To be valid, a will must be signed by the person making it and two independent witnesses who are not beneficiaries or the spouses of beneficiaries, and all three must be physically present in the same place when this happens.
This can create difficulties with restrictions in place to only have contact with those in your household especially when these people may well be the intended beneficiaries.
The Government is looking urgently at the witnessing requirements during the coronavirus pandemic to see if an alternative can be introduced and we will keep our website updated with news but for now, anyone making a will needs to follow the existing rules.
Failure to do so could invalidate your will and prevent your assets passing to your chosen beneficiaries.
Many of our clients are asking neighbours to be witnesses whilst taking precautions to prevent infection and always keeping at least two metres away. Examples of this have recently been signing wills on car bonnets or through windows. Rest assure, our solicitors will take you through the process, step by step to ensure your safety in line with the government guidance.
We would also emphasise that as we are operating in highly unusual circumstances, it may well be that wills written during this time may well need to be revisited in the future.
What is a valid will?
Even though we are in unprecedented times you should ensure that your will appoints executors, contains a clear and unambiguous disposal of your estate, and is executed correctly.
A will must be in writing and be signed and dated by you or, in your presence, by another person who has your permission to do so.
It must also be signed by two or more witnesses who are present at the same time. Witnesses must be over 18, and they or their spouses must not receive anything under the will.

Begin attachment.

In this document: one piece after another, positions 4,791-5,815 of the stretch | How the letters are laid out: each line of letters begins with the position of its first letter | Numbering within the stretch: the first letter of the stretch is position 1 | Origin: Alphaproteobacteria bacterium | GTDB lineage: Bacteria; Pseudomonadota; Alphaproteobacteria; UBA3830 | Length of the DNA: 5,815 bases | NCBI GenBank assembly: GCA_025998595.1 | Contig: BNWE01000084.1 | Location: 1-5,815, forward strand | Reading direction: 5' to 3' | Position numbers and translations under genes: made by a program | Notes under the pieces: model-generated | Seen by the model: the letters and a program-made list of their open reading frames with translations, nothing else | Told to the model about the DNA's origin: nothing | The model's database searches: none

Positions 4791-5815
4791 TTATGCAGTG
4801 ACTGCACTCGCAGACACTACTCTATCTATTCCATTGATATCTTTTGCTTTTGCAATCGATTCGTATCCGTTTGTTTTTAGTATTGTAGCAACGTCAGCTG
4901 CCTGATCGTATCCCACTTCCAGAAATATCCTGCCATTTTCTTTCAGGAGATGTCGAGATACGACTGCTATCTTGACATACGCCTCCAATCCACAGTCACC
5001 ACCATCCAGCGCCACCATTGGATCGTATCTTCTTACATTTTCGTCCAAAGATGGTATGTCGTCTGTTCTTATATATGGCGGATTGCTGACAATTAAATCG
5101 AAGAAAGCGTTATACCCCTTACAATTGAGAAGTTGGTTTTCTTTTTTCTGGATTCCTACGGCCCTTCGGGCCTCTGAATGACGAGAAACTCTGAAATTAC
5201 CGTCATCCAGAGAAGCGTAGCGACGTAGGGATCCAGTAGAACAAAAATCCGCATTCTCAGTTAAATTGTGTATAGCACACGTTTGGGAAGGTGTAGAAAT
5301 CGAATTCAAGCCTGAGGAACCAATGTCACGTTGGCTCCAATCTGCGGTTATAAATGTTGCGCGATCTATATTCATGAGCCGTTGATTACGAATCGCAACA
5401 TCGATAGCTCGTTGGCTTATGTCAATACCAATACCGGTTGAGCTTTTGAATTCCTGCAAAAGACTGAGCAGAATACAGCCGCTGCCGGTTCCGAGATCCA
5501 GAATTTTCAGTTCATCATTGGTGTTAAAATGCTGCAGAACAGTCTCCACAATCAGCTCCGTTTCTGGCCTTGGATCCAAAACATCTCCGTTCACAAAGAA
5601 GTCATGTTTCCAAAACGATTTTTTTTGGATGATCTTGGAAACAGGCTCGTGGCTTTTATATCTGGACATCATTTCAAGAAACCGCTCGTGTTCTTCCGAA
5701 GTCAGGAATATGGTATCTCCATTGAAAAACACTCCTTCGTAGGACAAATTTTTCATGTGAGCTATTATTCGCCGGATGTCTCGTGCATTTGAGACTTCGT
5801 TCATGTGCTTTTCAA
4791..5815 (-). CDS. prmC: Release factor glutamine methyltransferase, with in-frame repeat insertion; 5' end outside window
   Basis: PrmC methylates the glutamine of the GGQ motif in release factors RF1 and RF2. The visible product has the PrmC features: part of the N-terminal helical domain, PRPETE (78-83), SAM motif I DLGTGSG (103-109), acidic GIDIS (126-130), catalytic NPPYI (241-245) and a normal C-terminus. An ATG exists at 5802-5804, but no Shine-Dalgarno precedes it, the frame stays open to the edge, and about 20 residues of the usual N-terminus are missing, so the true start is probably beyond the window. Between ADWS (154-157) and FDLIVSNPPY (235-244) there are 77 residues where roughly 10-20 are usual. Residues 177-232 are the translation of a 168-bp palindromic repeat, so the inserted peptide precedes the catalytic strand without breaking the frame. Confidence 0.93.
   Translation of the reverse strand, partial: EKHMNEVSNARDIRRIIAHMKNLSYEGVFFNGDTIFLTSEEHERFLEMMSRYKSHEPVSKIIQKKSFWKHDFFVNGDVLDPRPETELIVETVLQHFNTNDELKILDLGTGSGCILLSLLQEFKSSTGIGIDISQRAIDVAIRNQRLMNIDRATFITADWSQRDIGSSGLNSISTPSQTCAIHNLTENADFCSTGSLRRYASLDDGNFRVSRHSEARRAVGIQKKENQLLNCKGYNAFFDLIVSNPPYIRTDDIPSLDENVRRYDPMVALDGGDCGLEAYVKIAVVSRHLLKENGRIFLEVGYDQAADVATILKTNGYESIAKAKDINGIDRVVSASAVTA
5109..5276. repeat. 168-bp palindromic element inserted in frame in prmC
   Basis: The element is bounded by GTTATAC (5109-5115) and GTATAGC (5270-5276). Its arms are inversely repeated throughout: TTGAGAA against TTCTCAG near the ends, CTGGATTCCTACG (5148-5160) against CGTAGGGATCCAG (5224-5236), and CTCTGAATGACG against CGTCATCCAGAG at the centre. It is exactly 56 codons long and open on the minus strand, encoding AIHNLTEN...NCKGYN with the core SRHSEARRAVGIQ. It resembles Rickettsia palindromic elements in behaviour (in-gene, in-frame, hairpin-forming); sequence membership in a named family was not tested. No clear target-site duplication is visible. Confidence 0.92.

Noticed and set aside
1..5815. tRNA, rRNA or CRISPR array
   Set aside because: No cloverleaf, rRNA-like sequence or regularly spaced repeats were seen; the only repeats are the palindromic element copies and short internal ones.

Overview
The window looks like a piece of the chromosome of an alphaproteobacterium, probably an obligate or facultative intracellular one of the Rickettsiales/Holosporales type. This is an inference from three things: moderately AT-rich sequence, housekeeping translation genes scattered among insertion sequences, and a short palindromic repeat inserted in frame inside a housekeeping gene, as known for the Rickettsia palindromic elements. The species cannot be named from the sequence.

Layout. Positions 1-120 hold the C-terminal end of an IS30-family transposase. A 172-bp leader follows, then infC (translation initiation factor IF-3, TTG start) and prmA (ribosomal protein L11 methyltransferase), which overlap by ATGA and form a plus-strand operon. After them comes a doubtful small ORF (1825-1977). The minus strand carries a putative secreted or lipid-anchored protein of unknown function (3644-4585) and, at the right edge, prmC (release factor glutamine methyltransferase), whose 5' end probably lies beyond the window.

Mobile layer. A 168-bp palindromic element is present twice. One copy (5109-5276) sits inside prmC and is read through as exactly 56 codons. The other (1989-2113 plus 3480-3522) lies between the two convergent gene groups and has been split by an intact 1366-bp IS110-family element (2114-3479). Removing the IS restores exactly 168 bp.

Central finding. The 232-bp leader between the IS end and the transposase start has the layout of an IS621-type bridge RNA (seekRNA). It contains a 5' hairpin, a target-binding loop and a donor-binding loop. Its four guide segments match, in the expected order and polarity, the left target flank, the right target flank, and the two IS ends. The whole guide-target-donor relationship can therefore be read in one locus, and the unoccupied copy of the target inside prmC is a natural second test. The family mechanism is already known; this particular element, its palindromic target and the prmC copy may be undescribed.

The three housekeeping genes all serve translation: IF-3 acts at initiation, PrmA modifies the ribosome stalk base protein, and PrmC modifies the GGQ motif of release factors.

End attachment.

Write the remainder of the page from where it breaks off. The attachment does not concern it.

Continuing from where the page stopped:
Witnesses who are also beneficiaries will lose their entitlement under the will.
Whilst many people think a standard will, leaving everything to your spouse/partner and then onto children may be appropriate, there are a large amount of families where further consideration should be taken. Below are just a few examples of situations where specialist legal advice should be taken:
- A member of the family with autism: If any member of a family would find it difficult to manage a large amount of money themselves for whatever reason, their inheritance could be held for them by way of a Trust. This way, the appointed trustees could still provide the inheritance to the family member without them having the responsibility of managing the money themselves.
- A spouse with Alzheimer’s or dementia: With many people making Wills and then forgetting to update them, it may be the case that a spouse with Alzheimer’s or dementia would not be able to manage their inheritance. Again, our specialist lawyers can provide advice specific to your personal circumstances and advise on steps to take.
- Marriage problems: Life is full of twists and turns and unfortunately relationship problems also need to be considered. If a divorce/separation for your beneficiary is on the cards, it may be that a discretionary trust should be considered. This would provide some protection from the “ex” spouse/partner claiming the inheritance in a divorce.
- Inheritance tax: Inheritance may be due on your estate and our experienced solicitors can advise on the most tax-efficient way to deal with this.
Small mistakes in your will can cause significant problems for loved ones in the event of your death and could result in extra costs or you dying intestate. At Moore & Tibbits, we have an experienced team which also includes solicitors who are members of the Society of Trust of Estate Practitioners and Solicitors for the Elderly, so whether your Will is straightforward or more complex, you can be rest assure you receive advice to ensure your Will will be legally valid and your wishes will be carried out should anything happen to you.
Contact our team on 01926 491181 or 01926 354704 for further advice.